It is to be realized that the above constraint index values typically characterize the specified zeolites but that such are the cumulative result of several variables used in determination and calculation thereof. Thus, for a given zeolite depending on the temperature employed within the aforenoted range of 550° F. to 950° F., with accompanying conversion between 10% and 60%, the constraint index may vary within the indicated approximate range of 1 to 12. Likewise, other variables such as the crystal size of the zeolite, the presence of possibly occluded contaminants and binders intimately combined with the zeolite may affect the constraint index. It will accordingly be understood by those skilled in the art that the constraint index, as utilized herein, while affording a highly useful means for characterizing the zeolites of interest is approximate, taking into consideration the manner of its determination, with the probability, in some instances, of compounding variable extremes. However, in all instances, at a temperature within the above-specified range of 550° F. to 950° F., the constraint index will have a value for any given zeolite of interest herein within the approximate range of 1 to 12.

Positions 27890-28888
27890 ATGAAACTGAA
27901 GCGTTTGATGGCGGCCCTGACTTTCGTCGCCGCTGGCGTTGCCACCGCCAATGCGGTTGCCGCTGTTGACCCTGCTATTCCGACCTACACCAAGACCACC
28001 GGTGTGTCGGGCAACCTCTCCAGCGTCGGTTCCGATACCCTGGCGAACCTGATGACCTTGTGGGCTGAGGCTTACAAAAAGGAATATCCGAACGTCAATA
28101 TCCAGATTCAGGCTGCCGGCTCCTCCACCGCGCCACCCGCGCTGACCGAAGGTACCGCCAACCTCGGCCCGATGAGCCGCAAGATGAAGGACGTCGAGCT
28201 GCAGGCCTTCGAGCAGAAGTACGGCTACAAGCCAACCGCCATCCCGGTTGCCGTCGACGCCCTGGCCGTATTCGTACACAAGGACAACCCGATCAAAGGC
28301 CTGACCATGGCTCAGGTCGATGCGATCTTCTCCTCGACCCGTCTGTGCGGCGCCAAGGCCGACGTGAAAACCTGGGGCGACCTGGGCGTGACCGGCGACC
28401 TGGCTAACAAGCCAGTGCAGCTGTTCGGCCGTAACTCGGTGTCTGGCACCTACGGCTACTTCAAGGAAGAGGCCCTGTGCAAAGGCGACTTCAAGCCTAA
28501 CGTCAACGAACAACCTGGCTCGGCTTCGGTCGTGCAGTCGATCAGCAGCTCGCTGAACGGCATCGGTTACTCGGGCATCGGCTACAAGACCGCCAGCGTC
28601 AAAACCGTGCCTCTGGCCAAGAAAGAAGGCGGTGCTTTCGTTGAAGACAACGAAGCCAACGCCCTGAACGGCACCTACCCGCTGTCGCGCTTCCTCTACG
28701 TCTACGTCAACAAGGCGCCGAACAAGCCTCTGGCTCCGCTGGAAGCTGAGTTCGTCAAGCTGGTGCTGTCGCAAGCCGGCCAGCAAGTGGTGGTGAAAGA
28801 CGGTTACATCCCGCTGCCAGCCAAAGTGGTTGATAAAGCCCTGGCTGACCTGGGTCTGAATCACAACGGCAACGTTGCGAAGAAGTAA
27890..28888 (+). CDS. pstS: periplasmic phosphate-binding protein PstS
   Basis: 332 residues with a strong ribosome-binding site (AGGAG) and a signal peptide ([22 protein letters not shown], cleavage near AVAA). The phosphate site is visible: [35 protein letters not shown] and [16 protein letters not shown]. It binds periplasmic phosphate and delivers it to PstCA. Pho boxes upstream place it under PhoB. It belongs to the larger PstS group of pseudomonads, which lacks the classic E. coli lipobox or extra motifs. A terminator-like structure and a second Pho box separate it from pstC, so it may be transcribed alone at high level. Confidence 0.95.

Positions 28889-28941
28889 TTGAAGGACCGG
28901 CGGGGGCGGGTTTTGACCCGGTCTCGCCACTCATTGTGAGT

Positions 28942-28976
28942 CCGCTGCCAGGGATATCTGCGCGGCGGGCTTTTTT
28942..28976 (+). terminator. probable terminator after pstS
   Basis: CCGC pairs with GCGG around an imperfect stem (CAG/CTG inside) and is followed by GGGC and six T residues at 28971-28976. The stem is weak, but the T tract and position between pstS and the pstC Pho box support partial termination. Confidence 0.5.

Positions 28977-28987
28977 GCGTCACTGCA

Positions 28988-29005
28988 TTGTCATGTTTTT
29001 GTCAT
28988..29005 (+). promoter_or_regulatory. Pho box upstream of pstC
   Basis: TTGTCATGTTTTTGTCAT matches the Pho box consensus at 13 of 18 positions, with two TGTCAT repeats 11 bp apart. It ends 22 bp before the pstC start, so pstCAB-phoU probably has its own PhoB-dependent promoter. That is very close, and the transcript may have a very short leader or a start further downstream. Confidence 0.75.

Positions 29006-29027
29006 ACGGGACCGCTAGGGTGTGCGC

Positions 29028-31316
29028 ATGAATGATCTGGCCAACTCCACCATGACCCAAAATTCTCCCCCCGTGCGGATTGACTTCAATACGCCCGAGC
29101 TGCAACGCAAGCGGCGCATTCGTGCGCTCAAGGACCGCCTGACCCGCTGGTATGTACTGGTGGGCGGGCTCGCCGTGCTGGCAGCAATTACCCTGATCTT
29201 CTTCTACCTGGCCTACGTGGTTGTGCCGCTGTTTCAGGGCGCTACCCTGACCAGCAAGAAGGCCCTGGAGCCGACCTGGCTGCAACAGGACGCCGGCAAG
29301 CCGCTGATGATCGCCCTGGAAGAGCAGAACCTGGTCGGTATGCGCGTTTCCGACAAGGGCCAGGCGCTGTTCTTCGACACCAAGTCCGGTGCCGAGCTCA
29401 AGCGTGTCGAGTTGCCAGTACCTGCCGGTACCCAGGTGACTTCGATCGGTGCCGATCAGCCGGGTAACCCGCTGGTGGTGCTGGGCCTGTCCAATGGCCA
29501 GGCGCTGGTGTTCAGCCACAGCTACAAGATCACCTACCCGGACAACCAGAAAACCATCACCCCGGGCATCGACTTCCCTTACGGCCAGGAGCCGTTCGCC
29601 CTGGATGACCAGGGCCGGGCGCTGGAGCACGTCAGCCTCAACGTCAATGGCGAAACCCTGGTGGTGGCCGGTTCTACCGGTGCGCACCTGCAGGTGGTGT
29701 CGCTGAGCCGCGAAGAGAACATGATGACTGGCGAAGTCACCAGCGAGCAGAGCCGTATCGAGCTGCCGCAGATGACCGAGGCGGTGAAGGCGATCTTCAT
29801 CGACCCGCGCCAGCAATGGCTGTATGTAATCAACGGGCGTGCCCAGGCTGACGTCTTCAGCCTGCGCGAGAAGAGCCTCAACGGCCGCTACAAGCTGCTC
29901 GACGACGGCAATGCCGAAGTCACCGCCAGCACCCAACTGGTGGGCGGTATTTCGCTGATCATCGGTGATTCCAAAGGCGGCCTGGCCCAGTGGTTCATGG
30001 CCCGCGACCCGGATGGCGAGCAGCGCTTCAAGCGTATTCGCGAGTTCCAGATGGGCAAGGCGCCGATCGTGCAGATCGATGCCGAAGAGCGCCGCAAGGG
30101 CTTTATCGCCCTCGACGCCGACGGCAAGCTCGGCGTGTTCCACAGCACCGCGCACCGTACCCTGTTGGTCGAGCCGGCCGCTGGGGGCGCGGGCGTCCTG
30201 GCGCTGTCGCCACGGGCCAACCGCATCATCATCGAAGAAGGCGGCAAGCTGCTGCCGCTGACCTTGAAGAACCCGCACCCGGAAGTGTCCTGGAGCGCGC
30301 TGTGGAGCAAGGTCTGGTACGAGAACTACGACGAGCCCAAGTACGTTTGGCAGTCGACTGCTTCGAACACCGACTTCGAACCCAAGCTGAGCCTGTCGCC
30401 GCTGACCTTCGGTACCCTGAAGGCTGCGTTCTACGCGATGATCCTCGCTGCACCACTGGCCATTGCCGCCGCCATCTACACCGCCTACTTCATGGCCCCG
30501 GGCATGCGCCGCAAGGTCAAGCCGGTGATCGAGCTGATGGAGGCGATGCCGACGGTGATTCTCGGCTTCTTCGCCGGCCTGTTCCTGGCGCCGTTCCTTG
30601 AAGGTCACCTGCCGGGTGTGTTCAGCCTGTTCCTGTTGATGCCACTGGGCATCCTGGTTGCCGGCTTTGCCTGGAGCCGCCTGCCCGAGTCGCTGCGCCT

The specific zeolites described, when prepared in the presence of organic cations, are catalytically inactive, possibly because the intracrystalline free space is occupied by organic cations from the forming solution. They may be activated by heating, for example, in an inert atmosphere at 1000° F. for 1 hour, followed by base exchange with ammonium salts and by calcination at 1000° F. in air. The presence of organic cations in the forming solution may not be absolutely essential to the formation of this type zeolite; however, the presence of these cations does appear to favor the formation of this special type of zeolite. More generally, it is desirable to activate this type catalyst by base exchange with ammonium salts followed by calcination in air at about 1000° F. for from about 15 minutes to about 24 hours.